Even leaders with the best intentions can succumb to partiality when determining the right candidate for the job, writes Ruchika Tulshyan for Harvard Business Review.
Far from being a conscious prejudice, there’s a natural instinct that draws us towards people most like ourselves and steers us away from those who resemble us least. So, in spite of clear policies, your organisation could be robbing itself of a wealth of diversity in the workforce.
Tulshyan, an award-winning inclusion strategist, cites what she says is the common case of a global tech business that had made many changes in its recruiting method to encourage more diverse applicants. An increasing number of non-white applicants were being interviewed, but the jobs were still going mostly to white candidates.
A NEW WAY
This highlights that it’s not enough to simply set new guidelines. It’s essential to accept that you may have prejudices you’re not even aware of and then be prepared to make an effort to break them down and open up a new way of thinking.
Tulshyan recommends five specific strategies:
1) Acknowledge your biases. One of the most common forms of this is affinity bias – favouring candidates who “look, act and operate” like us, perhaps share our race, gender or language, attended our old school or have similar characteristics to ourselves when younger.
2) Educate yourself. Read books on the communities who are less represented in your organisation – who could, for example, be immigrants from various parts of the world or people with disabilities. Investigate their perspective so that you have the “framework and language to recognise, and possibly call out, bias in your company’s processes”.
3) Question where prejudice could arise. Bias can turn up in off-the-cuff comments that you wouldn’t previously have considered significant. Tulshyan quotes the example of a team whose managers would say things like: “We should hire this person. I could easily see myself having beers with them after work,” or, “This candidate is qualified, but really isn’t a cultural fit.”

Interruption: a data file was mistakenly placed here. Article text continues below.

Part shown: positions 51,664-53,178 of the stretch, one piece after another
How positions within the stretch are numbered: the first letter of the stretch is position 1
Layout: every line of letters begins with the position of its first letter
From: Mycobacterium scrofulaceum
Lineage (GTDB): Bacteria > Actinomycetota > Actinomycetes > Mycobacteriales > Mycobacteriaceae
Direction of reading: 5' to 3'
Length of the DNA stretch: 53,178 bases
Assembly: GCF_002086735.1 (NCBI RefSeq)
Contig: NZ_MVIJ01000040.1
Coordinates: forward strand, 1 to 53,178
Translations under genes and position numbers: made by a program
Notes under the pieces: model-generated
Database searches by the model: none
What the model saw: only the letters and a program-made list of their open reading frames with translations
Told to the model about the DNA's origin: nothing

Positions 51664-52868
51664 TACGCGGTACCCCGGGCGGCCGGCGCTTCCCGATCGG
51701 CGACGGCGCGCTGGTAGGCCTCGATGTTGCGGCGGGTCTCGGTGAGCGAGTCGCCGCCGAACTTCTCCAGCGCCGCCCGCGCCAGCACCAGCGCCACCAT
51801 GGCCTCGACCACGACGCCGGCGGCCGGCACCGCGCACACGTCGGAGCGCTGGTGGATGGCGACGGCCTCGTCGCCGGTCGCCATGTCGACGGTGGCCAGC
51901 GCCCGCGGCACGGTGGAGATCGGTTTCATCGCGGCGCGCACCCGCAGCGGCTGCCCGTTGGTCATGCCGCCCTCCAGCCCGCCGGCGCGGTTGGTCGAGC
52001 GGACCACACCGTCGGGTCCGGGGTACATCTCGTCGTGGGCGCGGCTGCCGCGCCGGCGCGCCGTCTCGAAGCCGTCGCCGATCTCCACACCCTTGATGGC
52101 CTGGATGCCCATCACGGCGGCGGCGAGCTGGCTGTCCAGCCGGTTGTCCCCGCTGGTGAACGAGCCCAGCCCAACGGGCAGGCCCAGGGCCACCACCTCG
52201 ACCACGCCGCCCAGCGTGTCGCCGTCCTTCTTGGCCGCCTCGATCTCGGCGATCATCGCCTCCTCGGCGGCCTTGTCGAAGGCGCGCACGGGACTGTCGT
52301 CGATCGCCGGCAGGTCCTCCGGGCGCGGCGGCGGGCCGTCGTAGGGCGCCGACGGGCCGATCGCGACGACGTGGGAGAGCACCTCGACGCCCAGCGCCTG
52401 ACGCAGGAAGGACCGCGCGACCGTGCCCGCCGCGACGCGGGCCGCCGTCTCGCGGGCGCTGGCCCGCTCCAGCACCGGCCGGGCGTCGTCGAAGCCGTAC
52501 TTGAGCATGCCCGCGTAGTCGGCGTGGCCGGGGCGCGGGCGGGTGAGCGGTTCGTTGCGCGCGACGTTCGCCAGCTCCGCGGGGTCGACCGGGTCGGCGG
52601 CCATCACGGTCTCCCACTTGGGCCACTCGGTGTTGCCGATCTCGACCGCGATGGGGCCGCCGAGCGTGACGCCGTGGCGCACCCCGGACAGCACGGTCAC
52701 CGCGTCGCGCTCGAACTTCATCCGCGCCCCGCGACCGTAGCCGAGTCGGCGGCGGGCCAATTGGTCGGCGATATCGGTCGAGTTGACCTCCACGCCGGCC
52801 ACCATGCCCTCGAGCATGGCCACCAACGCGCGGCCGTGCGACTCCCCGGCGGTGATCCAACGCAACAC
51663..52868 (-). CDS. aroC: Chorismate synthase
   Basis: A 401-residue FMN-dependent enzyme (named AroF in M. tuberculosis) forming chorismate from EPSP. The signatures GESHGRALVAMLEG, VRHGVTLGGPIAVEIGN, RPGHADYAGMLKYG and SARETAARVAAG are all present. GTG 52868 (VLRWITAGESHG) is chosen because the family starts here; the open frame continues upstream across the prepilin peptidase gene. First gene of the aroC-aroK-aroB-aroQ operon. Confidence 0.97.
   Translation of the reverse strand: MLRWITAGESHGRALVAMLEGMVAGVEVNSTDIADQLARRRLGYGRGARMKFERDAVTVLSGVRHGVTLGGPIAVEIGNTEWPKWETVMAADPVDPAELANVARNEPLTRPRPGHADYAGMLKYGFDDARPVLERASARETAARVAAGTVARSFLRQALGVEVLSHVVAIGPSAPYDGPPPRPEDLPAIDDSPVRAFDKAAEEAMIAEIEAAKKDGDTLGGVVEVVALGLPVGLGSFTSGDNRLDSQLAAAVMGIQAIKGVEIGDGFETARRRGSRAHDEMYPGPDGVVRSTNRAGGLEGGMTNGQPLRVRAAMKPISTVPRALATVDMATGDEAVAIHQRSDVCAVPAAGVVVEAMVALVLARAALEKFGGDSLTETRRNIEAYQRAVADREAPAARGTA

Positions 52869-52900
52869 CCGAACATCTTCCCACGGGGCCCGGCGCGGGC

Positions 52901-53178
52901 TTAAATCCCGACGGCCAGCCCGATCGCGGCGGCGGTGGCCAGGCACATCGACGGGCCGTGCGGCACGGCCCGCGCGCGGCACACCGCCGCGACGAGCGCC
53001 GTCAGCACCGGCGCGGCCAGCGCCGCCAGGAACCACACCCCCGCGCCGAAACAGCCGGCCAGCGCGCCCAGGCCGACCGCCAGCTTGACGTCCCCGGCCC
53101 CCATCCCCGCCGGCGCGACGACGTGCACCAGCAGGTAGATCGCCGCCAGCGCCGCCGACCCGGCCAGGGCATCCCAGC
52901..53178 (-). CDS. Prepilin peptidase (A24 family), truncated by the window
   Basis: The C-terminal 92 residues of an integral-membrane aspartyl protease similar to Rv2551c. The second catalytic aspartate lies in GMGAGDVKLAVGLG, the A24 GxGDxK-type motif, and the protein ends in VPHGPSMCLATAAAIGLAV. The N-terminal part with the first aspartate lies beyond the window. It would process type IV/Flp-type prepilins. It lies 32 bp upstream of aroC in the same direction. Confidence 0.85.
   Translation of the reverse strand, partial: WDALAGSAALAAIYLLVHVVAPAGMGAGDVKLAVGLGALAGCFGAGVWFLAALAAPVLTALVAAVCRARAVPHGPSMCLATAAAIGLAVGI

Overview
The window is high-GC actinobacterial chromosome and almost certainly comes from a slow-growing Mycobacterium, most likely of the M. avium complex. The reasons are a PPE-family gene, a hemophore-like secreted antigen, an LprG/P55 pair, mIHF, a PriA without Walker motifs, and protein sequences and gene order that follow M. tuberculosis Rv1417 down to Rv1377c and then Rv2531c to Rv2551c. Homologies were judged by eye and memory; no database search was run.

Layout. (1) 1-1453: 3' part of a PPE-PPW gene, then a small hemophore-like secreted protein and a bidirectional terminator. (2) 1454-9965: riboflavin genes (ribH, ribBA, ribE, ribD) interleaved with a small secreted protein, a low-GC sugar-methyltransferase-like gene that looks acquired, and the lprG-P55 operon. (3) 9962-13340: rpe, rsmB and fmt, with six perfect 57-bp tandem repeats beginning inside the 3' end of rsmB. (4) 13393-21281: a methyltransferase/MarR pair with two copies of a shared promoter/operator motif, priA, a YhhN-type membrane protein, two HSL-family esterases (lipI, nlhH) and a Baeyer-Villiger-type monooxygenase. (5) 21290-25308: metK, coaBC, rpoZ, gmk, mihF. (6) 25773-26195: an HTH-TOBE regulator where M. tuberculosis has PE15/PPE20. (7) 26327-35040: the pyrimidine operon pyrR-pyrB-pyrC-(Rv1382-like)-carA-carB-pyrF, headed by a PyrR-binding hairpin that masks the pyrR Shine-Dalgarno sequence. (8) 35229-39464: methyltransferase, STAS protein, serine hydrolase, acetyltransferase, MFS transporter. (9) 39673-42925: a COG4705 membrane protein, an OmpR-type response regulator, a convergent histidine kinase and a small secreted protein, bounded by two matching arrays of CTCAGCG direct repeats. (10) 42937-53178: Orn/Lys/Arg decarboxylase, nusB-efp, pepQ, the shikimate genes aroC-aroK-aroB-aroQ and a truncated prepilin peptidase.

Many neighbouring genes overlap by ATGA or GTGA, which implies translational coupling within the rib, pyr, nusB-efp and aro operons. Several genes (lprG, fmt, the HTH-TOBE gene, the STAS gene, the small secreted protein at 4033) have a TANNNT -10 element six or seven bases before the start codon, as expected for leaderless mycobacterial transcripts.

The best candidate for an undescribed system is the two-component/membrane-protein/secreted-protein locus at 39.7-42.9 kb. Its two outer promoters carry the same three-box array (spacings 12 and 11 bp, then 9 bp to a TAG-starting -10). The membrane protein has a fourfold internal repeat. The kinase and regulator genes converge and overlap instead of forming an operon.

Point out the bias in these kinds of remarks and ask your hiring team to watch out for this kind of influence in their decision making.
4) Avoid comparing notes about candidates. Make up your own mind about an applicant before referencing other people’s opinions. Write down your thoughts independently before discussing with the rest of the hiring team, being aware of any bias that could have affected your judgment.
5) Test your bias. If you think your doubts over a minority candidate are fair, check what your attitude would be if – instead of being a woman of colour – they were a white man. Tulshyan calls this “flip it to test it”. If you felt she had an “angry” attitude, would you think the same if he was displaying similar vibes?
Fostering a culture of equality by hiring people from a diverse range of backgrounds has benefits, not only for your business, but for you, personally as a leader. Learning how to recognise and combat your own bias is an important element of that culture.